Open Access
Research Article
Issue
Parasite
Volume 21, 2014
Article Number 5
Number of page(s) 7
DOI https://doi.org/10.1051/parasite/2014003
Published online 19 February 2014

© A.L. Vieira et al., published by EDP Sciences, 2014

Licence Creative Commons
This is an Open Access article distributed under the terms of the Creative Commons Attribution License (http://creativecommons.org/licenses/by/4.0), which permits unrestricted use, distribution, and reproduction in any medium, provided the original work is properly cited.

Introduction

Dirofilaria immitis (Leidy, 1856) [18] is a parasitic nematode infection responsible for canine and feline cardiopulmonary dirofilariasis. It is also the causal agent of human pulmonary dirofilariasis. It is a zoonotic parasitic disease mainly located in temperate, tropical, and subtropical areas of the world [27, 30]

Different species of culicid mosquitoes belonging to the genera Culex, Aedes, and Anopheles, among others, have been implicated in the transmission of this parasite, allowing for its intermediate stage to complete its life cycle [6, 30]. Weather is a critical factor because of climate requirements (high relative humidity, and higher than 15 °C average temperature) of the intermediate hosts [28].

Heartworm infection is a severe and life-threatening disease. The pathophysiological response to heartworm infection is mainly due to the presence of adult worms of Dirofilaria immitis in the pulmonary arteries and right ventricle of the heart [8, 17]. The worm numbers, host immune response, duration of infection, and host exercise levels determine the severity of the cardiopulmonary pathology [16, 28]. Furthermore, the symbiotic relationship with bacteria of the genus Wolbachia (Rickettsiaceae) stimulates an inflammatory response from the host’s immune system, amplifying disease severity [29].

Clinical manifestations include cough, dyspnea, weight loss, poor exercise tolerance, weakness, hemoptysis, cyanosis, and congestive heart failure [7, 17].

Canine heartworm infection is preventable and chemoprophylaxis is a priority in heartworm endemic areas. One of the goals of prevention is to reduce the reservoir population and decrease the prevalence of infection among unprotected dogs. The macrocyclic lactones (ivermectin, milbemycin oxime, moxidectin, and selamectin) are the most commonly used chemoprophylaxis agents: they are safe, effective and are administered either in oral, topical, or parenteral formulations at monthly or six-month intervals [19, 21, 22]. These drugs are effective against Dirofilaria immitis third-stage larvae (L3) and L4, which have developed within the previous 30 days, and thus prevent disease caused by adult worms [4, 13]. Prevention should start before the mosquito season in spring and should be continued until late fall [14]. Before starting a prophylactic regime, all mature dogs should perform a diagnostic test at least 6 months after the last administration of one of the macrolide compounds [14, 22].

The treatment of heartworm infection is neither simple nor safe in itself. The American Heartworm Society recommends the melarsomine dihydrochloride three-injection protocol (2.5 mg/kg followed 1 month later by two similar treatments 24 h apart) instead of the two-injection protocol of 2.5 mg/kg 24 h apart, because the former is safer in terms of thromboembolism and shock, and has a higher efficacy [23, 46, 47]. Recent studies suggest that the administration of both ivermectin and doxycycline for several months prior to melarsomine dihydrochloride or possibly even without melarsomine, will eliminate adult heartworm with lower risk of severe thromboembolism than melarsomine alone and will block transmission of the parasite [23, 24].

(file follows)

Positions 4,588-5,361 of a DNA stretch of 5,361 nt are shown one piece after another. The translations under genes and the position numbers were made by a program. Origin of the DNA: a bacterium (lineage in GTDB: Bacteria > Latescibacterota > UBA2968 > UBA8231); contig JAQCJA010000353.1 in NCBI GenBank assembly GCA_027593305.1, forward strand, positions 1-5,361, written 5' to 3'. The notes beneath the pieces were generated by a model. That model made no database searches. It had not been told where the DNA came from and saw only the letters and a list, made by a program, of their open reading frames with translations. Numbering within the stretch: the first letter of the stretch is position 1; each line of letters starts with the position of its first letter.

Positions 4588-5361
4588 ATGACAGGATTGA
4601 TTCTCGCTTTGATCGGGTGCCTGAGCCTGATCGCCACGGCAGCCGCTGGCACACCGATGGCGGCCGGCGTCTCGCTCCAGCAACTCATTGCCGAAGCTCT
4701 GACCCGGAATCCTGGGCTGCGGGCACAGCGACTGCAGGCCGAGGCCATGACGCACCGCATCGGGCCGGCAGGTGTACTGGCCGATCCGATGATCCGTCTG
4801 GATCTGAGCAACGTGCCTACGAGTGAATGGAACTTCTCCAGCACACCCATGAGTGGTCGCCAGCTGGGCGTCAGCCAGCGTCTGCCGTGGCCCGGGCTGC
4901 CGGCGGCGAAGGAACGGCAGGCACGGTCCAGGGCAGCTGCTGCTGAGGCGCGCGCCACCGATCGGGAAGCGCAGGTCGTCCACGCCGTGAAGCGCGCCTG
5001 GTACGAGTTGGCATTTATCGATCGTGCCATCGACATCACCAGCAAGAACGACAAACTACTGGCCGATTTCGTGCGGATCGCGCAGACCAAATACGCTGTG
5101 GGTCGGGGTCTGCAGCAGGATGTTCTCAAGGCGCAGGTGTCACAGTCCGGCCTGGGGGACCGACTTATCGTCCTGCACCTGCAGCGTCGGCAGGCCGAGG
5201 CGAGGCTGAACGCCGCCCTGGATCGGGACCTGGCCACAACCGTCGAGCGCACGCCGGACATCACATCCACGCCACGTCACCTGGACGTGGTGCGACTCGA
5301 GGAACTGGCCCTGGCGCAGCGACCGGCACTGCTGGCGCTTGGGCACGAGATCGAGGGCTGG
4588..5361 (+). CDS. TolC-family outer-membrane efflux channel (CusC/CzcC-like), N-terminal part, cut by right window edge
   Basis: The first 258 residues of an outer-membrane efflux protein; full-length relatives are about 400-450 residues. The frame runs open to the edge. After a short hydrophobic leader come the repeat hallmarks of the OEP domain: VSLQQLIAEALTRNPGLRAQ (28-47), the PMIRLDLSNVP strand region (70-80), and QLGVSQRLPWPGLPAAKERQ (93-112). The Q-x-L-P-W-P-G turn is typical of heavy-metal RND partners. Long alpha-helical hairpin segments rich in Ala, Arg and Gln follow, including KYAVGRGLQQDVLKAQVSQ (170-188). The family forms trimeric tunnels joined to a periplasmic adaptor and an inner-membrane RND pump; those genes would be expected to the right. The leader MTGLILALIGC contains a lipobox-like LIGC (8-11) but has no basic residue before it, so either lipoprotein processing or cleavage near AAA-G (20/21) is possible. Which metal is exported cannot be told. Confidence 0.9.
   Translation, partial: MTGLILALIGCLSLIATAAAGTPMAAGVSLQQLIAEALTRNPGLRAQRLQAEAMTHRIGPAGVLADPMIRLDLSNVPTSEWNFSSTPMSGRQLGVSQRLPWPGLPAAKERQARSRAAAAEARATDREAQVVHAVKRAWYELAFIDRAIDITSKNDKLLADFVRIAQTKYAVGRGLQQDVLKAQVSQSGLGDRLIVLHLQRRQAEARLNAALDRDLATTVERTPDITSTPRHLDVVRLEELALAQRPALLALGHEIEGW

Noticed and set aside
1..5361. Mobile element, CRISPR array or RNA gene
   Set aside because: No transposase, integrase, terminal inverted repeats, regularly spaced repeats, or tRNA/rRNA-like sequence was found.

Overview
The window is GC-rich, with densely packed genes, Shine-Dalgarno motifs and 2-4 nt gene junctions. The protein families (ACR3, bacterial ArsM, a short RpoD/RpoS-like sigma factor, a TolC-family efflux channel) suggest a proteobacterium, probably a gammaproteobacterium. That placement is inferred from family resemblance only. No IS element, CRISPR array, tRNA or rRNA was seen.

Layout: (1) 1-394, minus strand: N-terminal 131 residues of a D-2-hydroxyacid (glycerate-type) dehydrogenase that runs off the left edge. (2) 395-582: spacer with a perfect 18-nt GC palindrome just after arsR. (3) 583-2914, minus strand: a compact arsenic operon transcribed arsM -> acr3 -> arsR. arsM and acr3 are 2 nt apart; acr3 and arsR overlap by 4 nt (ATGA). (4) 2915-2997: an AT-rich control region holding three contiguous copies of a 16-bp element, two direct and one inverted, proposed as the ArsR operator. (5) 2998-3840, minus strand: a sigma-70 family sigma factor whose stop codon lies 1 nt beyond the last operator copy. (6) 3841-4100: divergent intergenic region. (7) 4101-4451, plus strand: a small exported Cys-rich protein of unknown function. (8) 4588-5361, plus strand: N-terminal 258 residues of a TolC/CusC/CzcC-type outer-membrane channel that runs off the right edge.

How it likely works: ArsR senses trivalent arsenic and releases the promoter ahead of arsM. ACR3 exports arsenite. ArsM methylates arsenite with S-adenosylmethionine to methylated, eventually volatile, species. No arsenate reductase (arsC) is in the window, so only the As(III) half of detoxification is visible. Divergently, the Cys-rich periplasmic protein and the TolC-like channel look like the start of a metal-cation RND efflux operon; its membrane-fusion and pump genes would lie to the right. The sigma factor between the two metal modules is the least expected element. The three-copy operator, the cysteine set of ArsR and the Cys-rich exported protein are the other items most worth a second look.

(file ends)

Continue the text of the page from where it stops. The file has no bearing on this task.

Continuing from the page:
The presence of Dirofilaria immitis in dogs supposes a risk for the human population. Epidemiological, molecular, and immunological studies as well as clinical practice have discovered an increasing number of countries in which clinical cases of human dirofilariasis are reported, while seroepidemiological studies suggest that humans frequently become infected with Dirofilaria spp. at an early age. This information has changed the picture of human dirofilariasis from a sporadic to an emerging disease [20, 41]. In Portugal, a case of human ocular dirofilariasis was reported [15], and two cases of D. immitis infection in humans were reported in Portugal as a consequence of surgical removal and histological examination of larval lung nodules [1].

In the human host, Dirofilaria immitis is the causative agent of pulmonary dirofilariasis, and in many cases produces benign pulmonary nodules usually identified incidentally by chest radiography in asymptomatic patients, which can initially be misidentified as malignant tumors [12, 3032, 44]. Dirofilaria immitis worms were also found in cranial, hepatic, intraocular and mesenteric adipose tissue, testicular arteries, and conjunctival regions [20, 41]. The clinical importance of human dirofilariasis was associated almost exclusively with iatrogenesis derived from surgical interventions to remove pulmonary nodules [20, 41].

The epidemiological status of dirofilariasis is currently undergoing rapid evolution. In spite of efforts made to prevent and control the infection in dogs, disease prevalence is rising in endemic areas as well as spreading into new areas reported as dirofilariasis-free until recently [40]. Factors such as global warming, changes in vectors’ seasonal population dynamics, animal circulation between countries, worm burden, and the age and immune response of the host, may play a role in the current geographical spread of the disease [10, 30]. In Europe, the highest prevalence has been reported in Mediterranean countries such as Italy, France, Greece, and Spain [30].